Ephraim is joined to idols: let him alone (Hosea 4:17).
Our God is long-suffering and full of mercy, but there is a line which must not be crossed. It is dangerous to presume that God will always continue to forgive; He can become a consuming fire (Hebrews 12:29).
The leaders of Ephraim (a collective term for the ten northern tribes of Israel) had passed this point of no return. They had become completely infatuated with the pantheistic polytheism of the nations, being joined to their symbolic models of natural forces and all the immoral practices which accompanied such nature worship. The word for joined means fascinated by. They had been brought so deeply under the occult powers behind these nature-god idols as to be irrevocably committed to them, so that it would be a waste of time and tears to try to reclaim them now.
The Scriptures contain many similar warnings. My spirit shall not always strive with man (Genesis 6:3). Let them alone: they be blind leaders of the blind (Matthew 15:14). There is a sin unto death: I do not say that he shall pray for it (I John 5:16). Give not that which is holy unto the dogs, neither cast ye your pearls before swine (Matthew 7:6). Pharaoh repeatedly hardened his heart against God, and finally God Himself hardened Pharaohs heart (e.g., Exodus 8:15; 10:27). God gave them up (Romans 1:24,26,28).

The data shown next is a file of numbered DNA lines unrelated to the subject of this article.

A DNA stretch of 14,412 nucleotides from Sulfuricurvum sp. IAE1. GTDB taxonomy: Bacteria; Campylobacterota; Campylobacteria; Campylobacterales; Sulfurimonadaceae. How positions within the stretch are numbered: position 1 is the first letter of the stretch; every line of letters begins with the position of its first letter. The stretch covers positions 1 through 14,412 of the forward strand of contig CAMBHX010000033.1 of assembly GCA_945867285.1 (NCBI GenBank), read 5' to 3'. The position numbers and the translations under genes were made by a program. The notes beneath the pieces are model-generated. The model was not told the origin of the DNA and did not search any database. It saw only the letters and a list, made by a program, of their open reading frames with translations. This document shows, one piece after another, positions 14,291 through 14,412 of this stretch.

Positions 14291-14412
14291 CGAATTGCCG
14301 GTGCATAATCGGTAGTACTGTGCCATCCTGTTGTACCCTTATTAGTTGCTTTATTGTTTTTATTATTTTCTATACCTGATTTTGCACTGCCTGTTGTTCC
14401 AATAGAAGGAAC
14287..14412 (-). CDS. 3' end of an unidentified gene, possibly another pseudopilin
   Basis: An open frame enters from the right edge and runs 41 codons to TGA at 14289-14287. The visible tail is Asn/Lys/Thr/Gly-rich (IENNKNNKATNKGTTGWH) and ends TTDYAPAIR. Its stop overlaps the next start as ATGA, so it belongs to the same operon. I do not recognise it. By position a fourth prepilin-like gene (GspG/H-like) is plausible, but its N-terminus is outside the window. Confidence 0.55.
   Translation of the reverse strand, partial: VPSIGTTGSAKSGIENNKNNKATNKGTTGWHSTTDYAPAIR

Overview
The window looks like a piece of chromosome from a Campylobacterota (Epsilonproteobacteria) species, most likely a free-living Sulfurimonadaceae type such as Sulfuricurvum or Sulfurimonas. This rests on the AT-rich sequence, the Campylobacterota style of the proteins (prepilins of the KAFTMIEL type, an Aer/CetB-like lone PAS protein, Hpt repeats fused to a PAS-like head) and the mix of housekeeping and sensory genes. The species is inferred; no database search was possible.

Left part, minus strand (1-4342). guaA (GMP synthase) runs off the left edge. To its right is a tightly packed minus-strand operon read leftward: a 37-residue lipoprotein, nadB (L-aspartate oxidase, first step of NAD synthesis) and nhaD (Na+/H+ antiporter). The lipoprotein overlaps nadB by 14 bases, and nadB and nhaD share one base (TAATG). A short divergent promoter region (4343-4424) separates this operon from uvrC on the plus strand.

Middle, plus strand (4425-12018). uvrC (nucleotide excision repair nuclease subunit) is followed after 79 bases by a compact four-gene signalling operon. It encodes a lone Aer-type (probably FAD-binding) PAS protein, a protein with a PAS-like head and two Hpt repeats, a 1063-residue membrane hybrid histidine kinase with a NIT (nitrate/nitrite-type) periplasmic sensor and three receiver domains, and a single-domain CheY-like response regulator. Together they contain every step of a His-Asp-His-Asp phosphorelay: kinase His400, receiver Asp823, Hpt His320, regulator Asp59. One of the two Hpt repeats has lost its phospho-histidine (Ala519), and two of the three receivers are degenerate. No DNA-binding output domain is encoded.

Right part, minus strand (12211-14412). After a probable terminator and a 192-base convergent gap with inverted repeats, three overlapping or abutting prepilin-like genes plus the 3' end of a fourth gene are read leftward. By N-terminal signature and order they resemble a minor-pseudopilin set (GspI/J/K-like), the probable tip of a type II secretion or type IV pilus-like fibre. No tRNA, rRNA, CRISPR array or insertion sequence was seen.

These should be sobering words to anyone who is becoming enchanted with evolutionism, or occultism, or any form of pantheistic humanism. As long as such a person has any qualm of conscience, or even any doubts about the pseudoscientific philosophy to which he is becoming addicted, there is hope that he might yet turn to the true God of creation. To continue in his present course, however, is presumptuous and deadly. The time will come, perhaps sooner than he thinks, when God will say: Let him alone. HMM